GUEST BLOG — Bridging the Gap Between Eastern and Western Perspectives on Art with Betty Ann Jordan

Dear friends,

Roof of the Tomb of Hafez

Roof of the Tomb of Hafez

Each summer for ten years I’ve led a Classical Pursuits art appreciation seminar, but never have I been more excited than I am about this coming July. To promote cross-cultural dialogue, CP founder Ann Kirkland invited a number of us course leaders to address non-Western texts. I was asked to consider Islamic art and architecture specifically. I was nervous and had a host of questions. What countries should I consider? Wouldn’t one need to read Arabic to appreciate the calligraphy? And doesn’t Islamic culture prohibit representational imagery? That is to say, the basis of visual art as we in the West understand it. What seminar leader would take on the challenge to ensure that the seminar did justice to Islamic art in terms of emphasis, nuance, context?

Calligraphy in Morocco

Calligraphy in Morocco

Well, it turns out that I would. And I hope that others seeking answers to these questions will join me. Guided by Hans Belting’s 2011 book Florence and Baghdad: Renaissance Art and Arab Science*, we will consider “the gaze” as the root of much East–West difference. It turns out that to look unrestrictedly upon the world is not a universally acknowledged right. (According to certain Islamic precepts, only God the one true creator is free to see everything.) We’ll also consider how attitudes towards images have polarized since the early Italian Renaissance. Perspective renderings evinced a dawning human-centred point of view for 15th-century European artists and architects, while from the 10th century onwards their Arabic counterparts, led by mathematician Alhazen, pursued a very different yet equally rich vein of optical research and theorizing. By contrast, Islamic prohibitions against depicting living creatures led to an embrace of geometric ornamentation and abstract forms which came to be known as the “arabesque” style. Among Belting’s many insights, we’ll address why exquisitely ornamented objects hold such an elevated status in Middle Eastern culture, entirely commensurate with the awe that accrues to Old Master paintings in the West.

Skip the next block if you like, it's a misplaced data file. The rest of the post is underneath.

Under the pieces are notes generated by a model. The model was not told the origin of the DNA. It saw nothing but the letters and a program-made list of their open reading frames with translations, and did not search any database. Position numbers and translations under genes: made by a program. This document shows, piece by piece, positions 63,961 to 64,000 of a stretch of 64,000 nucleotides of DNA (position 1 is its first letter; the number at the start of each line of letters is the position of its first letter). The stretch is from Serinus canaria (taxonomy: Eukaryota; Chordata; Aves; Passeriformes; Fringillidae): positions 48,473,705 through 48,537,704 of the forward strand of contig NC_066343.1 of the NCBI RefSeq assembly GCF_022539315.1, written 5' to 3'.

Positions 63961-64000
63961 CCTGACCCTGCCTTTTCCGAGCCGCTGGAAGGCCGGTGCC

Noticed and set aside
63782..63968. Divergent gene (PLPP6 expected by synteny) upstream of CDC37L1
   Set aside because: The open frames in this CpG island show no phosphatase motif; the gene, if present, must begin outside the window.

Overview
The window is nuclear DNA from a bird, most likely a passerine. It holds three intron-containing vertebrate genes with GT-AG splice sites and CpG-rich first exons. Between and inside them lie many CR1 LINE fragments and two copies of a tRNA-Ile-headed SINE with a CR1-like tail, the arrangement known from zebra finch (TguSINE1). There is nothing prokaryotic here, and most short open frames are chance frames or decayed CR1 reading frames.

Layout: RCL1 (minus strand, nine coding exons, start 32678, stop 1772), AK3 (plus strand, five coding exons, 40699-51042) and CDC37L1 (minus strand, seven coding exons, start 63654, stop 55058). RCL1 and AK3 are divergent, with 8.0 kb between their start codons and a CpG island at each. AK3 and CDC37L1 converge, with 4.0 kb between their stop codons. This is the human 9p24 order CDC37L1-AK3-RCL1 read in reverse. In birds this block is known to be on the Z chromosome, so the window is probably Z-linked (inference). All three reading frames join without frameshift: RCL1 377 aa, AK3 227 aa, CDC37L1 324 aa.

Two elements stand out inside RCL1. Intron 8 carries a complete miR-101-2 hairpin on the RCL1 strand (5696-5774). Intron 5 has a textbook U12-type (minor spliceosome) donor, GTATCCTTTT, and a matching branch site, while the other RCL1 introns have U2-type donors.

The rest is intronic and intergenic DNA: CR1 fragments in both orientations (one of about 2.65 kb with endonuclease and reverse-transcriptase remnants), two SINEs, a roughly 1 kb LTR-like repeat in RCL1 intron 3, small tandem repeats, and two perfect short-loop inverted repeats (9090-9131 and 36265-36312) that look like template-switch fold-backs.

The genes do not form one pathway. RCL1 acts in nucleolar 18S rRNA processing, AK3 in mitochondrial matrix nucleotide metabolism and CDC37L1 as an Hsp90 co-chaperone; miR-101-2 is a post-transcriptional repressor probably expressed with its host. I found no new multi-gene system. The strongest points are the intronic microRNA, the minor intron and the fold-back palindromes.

Perhaps you or someone you know will join our group of no more than fifteen people as we delve into the art and architecture of the Middle East and bridge the gap between perspectives. It feels important, even necessary, to take this on together.

For more information on our Toronto Pursuits seminar, Islamic Art and Architecture: A Mirror of the Cosmos, click here.

Regards,

Betty Ann

* ISBN 978-0-674-05004-4; Amazon.com recently had five copies of this 302-page, hard-cover, richly illustrated book and promises to order more when the inventory runs low.
rsz_bajordancontacttalkBetty Ann Jordan is a Toronto-based art writer and tour leader who provides an insider’s perspective on the city’s visual culture. She is excited about taking a closer, open-hearted look at art forms that part the veil on Islamic ideals of spirit and flesh, beauty and the cosmos.
Photo credit: Moroccan calligraphy, Mikolaj Pasinki on Flickr

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